The YBS was planned by high-ranking officials and highly-qualified consultants; the successful Ko Tayoke Lay was educated to fifth grade.

Ko Tayoke Lay’s long journey to success began when he started working on buses in the 1990s. He was a conductor for six years, a driver for 12 years and managed a bus company – at which he was also the mechanic – before going into business with his own bus.

“I started from a low level and it enabled me to understand how to run a bus line from the ground up,” he told Frontier.

Another key to his success was a rare resolve to put passengers first.

“I tried to show goodwill towards passengers,” he said, adding that he always strived to ensure that travelling on his buses was a pleasant experience.

“There was a time when I constantly felt ashamed because people never said anything good about the buses [in Yangon]. I even asked my siblings not to say we were making a living from the bus transportation business,” he said.

The shame he felt was a powerful incentive to provide the best possible service.

“According to Buddhist teachings, our business is not a sin because it does not involve killing or lying; it is just a service to get people to their destinations. The industry has a notorious reputation because of very bad service. I wanted to save face by offering good service,” Ko Tayoke Lay said.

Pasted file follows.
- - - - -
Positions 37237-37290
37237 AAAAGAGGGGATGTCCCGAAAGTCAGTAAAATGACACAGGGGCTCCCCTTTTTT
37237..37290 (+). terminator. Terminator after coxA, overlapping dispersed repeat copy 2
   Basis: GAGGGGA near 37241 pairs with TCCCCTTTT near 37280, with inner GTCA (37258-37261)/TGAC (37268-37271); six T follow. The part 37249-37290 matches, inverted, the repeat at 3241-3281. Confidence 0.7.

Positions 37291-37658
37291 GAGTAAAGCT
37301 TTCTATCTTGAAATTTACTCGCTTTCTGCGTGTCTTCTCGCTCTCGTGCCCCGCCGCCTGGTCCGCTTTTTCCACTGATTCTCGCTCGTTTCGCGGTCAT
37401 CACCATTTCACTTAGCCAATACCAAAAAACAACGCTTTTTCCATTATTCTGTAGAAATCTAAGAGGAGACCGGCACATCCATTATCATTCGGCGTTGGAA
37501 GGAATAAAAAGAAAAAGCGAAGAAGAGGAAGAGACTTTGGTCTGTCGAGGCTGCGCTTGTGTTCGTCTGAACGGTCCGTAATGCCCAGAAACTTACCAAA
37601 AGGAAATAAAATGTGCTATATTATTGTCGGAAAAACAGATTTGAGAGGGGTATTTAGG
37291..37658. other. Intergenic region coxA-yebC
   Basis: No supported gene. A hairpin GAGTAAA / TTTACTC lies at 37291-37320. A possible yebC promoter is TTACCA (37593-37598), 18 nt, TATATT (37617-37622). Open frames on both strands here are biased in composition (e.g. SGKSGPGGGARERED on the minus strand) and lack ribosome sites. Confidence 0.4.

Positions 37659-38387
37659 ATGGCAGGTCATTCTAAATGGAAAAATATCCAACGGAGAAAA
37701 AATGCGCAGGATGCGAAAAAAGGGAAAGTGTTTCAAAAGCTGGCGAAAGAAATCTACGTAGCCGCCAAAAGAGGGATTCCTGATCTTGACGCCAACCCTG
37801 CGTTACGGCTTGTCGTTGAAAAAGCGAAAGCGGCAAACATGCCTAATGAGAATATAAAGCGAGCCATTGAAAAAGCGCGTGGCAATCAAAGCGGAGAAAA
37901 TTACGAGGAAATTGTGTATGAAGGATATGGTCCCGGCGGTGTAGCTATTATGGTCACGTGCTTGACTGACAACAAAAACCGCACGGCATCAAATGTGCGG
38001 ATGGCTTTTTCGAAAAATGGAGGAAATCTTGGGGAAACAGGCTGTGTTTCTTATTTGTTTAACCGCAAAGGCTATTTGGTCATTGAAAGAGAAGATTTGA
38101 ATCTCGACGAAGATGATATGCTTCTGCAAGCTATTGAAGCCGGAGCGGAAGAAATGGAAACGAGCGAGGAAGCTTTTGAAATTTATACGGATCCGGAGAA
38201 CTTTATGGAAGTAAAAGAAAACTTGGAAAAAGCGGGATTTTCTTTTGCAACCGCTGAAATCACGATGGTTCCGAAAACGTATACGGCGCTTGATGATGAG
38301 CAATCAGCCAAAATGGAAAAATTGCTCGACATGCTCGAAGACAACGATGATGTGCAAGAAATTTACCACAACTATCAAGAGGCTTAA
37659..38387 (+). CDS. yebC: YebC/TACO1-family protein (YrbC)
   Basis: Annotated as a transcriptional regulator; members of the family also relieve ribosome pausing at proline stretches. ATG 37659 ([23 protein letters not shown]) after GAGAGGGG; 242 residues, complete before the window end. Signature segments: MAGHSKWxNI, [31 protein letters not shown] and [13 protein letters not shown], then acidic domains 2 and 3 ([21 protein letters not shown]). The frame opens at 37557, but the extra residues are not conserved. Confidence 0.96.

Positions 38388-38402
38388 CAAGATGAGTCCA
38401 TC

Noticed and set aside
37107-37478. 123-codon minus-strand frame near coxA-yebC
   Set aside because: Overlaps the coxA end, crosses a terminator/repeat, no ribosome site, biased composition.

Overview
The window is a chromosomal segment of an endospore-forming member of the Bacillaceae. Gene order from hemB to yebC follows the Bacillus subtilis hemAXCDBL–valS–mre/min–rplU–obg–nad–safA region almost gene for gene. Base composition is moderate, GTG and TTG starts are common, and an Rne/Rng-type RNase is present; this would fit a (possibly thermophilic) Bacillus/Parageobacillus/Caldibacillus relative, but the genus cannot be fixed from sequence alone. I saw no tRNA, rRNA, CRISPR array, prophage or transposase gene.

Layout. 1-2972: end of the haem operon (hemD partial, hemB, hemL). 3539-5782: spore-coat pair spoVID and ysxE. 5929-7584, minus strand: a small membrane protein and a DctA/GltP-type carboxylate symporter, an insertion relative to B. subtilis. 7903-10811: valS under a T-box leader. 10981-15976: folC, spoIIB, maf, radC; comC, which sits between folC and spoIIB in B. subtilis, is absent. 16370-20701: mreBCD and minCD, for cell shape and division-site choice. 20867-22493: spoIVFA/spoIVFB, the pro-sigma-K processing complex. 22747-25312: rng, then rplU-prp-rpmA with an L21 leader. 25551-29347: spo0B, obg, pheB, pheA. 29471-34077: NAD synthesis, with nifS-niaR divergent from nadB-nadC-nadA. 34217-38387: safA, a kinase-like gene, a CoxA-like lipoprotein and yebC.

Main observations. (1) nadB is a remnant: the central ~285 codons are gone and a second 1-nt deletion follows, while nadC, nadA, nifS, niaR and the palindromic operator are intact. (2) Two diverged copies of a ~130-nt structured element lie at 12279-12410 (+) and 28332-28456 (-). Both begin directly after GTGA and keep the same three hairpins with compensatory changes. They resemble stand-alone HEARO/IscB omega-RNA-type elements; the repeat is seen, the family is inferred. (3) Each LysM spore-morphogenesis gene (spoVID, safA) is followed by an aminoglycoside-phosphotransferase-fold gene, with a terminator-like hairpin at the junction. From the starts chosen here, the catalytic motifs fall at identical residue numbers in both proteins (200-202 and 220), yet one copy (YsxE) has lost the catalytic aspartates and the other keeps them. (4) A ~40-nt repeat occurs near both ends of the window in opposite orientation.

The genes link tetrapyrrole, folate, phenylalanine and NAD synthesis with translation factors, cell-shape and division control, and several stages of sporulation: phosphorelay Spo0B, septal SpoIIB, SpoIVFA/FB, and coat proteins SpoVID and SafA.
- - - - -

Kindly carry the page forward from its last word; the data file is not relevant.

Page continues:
In about 2006, he started running his own bus and as his reputation for providing good service grew, other owners put their vehicles under his management. Eventually, he was managing nearly 100 buses, nearly all of which were running on the No. 48 line, between Insein and the Sule Pagoda.

In 2014, Ko Tayoke Lay began implementing far-reaching changes in pursuit of his dream of providing the best possible service, starting with his own fleet.

He made sure his buses were clean, refitted them with air-conditioners, installed comfortable seating and, in a radical step for a Yangon bus line, introduced ticket sales to avoid disputes between passengers and conductors, who have a reputation for short-changing commuters.

“It was a total failure,” he said.

The upgrade lost money and some business partners deserted Ko Tayoke Lay. They blamed him for introducing the changes and they lost face when they lost money, he said.